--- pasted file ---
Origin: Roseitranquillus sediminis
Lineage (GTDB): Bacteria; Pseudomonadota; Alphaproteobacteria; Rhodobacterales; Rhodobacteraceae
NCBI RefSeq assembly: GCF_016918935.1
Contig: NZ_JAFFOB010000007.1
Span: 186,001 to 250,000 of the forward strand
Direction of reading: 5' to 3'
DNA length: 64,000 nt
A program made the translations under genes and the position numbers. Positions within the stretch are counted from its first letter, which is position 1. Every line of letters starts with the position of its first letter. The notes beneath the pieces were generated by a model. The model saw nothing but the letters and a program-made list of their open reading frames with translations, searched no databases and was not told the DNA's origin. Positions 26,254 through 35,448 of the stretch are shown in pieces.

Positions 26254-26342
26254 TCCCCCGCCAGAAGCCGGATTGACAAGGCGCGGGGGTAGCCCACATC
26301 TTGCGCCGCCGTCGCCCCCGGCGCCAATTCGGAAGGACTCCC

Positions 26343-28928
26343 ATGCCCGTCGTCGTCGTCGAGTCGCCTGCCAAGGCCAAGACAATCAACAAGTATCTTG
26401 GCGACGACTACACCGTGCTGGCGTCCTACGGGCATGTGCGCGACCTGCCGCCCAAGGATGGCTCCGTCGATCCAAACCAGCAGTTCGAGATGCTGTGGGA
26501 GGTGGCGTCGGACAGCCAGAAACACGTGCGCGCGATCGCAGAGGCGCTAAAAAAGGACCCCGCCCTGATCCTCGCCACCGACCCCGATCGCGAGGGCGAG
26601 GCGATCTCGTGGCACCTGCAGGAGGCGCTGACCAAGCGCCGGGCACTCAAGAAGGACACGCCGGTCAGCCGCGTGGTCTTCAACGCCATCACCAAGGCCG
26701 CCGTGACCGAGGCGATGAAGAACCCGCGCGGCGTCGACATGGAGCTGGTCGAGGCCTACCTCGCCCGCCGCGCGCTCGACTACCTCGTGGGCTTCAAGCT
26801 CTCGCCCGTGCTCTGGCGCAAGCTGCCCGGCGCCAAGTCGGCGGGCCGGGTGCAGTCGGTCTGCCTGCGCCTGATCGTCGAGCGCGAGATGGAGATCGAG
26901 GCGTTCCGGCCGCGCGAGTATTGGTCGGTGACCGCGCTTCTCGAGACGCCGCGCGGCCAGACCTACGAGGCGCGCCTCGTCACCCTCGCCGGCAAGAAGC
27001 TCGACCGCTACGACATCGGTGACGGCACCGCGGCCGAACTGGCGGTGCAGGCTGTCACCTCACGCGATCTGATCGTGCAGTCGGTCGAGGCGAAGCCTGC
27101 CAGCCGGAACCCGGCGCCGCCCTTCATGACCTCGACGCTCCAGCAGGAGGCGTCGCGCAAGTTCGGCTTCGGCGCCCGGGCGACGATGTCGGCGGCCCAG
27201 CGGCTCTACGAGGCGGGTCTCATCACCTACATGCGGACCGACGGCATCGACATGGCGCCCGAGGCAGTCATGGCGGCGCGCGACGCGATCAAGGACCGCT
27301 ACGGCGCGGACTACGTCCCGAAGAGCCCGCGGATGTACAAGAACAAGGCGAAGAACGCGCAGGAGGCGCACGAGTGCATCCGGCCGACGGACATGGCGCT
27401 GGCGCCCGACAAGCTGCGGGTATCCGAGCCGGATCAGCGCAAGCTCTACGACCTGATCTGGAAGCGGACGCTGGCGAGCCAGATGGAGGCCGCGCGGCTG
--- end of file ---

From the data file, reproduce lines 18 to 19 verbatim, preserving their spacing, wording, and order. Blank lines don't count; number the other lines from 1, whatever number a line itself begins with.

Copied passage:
26801 CTCGCCCGTGCTCTGGCGCAAGCTGCCCGGCGCCAAGTCGGCGGGCCGGGTGCAGTCGGTCTGCCTGCGCCTGATCGTCGAGCGCGAGATGGAGATCGAG
26901 GCGTTCCGGCCGCGCGAGTATTGGTCGGTGACCGCGCTTCTCGAGACGCCGCGCGGCCAGACCTACGAGGCGCGCCTCGTCACCCTCGCCGGCAAGAAGC